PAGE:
As we head deeper into autumn, it’s officially soup season! I love to make and eat soups in the cold weather months, but they can be pretty challenging to style and photograph. In this post, I’m sharing my tips on how to transform a blob of beige soup into a dynamic and interesting image.
Perhaps the most obvious trick when photographing soup is to consider garnishes. You can have the best props styling, but without a garnish or some visual interest within the soup bowl, the shot might fall flat. Even a few pinches of pepper can add a little visual interest; it doesn’t always have to be complicated. For something more textural, I love to add microgreens, coriander, parsley, pine nuts, flaked almonds, sunflower seeds, mixed seeds, or coconut cream. As long as it matches the flavor profile of the dish and makes sense for the recipe, you’re good to go.
If the soup itself is full of interesting shapes, vegetables, and grains, you might not need a garnish. This wild mushroom rice soup below, had plenty of visual interest and texture in the bowl without needing a garnish. Consider what is in your soup and how you might plate it to show the consistency of the dish, so the viewer can imagine how it will taste as they dunk in their spoon.
Play with multiple angles when shooting. You might imagine your hero shot being a flat lay, but if you take the camera off the tripod and experiment with some ¾ shots or maybe switching to a macro lens and getting right up in the dish, you could surprise yourself with the results. Sometimes, the image I end up loving the most is from the extra scenes I capture after the one I had planned out in my head.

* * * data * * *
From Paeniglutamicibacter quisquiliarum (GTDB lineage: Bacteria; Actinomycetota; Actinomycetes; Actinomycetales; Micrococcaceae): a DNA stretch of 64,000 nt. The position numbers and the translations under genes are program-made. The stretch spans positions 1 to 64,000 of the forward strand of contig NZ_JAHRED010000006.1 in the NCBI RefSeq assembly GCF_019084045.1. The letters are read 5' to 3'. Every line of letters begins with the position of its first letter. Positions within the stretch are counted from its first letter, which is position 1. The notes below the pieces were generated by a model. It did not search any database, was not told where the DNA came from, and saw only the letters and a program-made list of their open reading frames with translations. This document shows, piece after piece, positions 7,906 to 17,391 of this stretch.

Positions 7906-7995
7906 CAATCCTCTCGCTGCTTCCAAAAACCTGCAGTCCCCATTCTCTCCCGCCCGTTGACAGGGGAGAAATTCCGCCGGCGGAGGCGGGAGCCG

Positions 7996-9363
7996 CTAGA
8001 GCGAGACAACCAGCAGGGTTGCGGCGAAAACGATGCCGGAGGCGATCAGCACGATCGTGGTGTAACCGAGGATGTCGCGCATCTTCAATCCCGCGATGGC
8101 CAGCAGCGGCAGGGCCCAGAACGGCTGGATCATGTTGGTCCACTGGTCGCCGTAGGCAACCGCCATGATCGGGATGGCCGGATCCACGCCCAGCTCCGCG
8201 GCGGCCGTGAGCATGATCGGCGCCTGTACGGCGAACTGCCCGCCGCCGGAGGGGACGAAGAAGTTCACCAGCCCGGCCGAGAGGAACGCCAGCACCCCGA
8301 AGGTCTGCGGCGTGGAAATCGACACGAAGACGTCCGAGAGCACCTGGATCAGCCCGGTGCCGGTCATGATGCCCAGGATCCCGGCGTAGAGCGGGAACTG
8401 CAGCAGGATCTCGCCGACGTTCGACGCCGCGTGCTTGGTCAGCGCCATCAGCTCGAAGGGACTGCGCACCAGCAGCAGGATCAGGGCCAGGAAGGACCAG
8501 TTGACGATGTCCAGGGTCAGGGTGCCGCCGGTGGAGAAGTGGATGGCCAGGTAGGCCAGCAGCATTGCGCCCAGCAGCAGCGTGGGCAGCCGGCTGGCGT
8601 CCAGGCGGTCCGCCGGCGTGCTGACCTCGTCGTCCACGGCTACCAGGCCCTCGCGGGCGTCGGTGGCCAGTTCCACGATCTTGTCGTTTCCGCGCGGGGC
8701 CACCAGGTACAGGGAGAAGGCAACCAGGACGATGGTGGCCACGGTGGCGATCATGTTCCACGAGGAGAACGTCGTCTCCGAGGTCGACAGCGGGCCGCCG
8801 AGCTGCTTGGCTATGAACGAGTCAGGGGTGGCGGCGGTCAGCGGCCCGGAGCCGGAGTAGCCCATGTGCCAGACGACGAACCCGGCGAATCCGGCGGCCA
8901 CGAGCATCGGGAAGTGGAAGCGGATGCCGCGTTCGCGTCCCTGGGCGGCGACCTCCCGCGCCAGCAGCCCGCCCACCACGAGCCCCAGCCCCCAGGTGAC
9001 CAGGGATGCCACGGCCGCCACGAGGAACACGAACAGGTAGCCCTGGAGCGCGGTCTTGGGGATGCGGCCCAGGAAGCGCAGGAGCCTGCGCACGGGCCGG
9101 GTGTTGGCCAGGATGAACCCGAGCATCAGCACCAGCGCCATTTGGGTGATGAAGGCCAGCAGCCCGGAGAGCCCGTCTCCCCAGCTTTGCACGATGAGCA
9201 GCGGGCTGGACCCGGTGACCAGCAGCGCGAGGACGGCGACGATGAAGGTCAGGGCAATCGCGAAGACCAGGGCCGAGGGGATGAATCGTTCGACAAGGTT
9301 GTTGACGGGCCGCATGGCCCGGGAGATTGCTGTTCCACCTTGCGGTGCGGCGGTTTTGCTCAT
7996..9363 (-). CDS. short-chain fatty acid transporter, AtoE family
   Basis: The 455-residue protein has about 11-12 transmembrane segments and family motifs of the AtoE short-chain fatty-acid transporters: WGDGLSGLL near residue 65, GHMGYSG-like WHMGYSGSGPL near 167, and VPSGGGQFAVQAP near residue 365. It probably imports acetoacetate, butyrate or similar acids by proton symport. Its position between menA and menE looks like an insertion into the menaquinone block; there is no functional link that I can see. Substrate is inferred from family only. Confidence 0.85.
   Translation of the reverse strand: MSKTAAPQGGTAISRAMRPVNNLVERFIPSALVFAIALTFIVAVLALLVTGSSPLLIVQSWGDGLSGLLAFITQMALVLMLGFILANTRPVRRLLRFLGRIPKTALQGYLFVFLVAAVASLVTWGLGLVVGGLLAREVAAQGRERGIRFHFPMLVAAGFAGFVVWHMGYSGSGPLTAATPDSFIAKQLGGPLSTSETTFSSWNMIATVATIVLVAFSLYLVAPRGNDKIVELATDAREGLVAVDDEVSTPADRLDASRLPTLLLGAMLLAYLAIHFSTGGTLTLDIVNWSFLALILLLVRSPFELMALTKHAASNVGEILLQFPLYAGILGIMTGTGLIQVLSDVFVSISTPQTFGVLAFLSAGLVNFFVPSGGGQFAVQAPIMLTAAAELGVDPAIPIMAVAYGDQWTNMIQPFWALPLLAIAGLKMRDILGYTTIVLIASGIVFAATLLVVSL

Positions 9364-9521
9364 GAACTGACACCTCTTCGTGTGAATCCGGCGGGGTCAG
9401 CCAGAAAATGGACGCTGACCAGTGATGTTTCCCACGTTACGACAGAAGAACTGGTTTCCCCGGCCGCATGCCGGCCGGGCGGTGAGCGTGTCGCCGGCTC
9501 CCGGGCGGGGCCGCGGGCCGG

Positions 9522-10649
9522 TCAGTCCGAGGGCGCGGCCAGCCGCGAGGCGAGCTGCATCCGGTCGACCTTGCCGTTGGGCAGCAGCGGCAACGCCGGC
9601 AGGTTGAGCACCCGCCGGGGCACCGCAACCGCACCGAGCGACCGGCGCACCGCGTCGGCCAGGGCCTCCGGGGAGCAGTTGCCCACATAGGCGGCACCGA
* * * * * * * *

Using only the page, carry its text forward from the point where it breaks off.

We don’t always have to shoot one portion of soup in one bowl. We could serve up the soup into multiple bowls to present a scene as if a group of friends or a family is sitting down to share in a meal. Dividing the soup out into multiple, smaller serving portions is a great way to make the image more visually appealing, as opposed to one large bowl of soup that’s giving you a hard time!
Lighting and Color
Utilize your lighting and color choices to create mood in your soup imagery. We tend to think of soups as being super winter-y, which is fun to play with, but it can be interesting to turn things on their head too. I used a bubblegum pink tile for this cauliflower soup for a vibrant and decidedly non-winter-y aesthetic.
Consider adding a person’s hand dunking in some bread, sprinkling pepper over their soup, dipping in their spoon, or even serving up soup from a pan to bring that element of dynamism to your image. Telling more of a story or creating more of a narrative can inject a heap of personality into a dish that’s tricky to shoot.
Utilizing movement, color, lighting, different angles, and garnishes are all great ways to give your soup imagery a little upgrade. I’d love to hear how you approach photographing soups and what tricks you use too!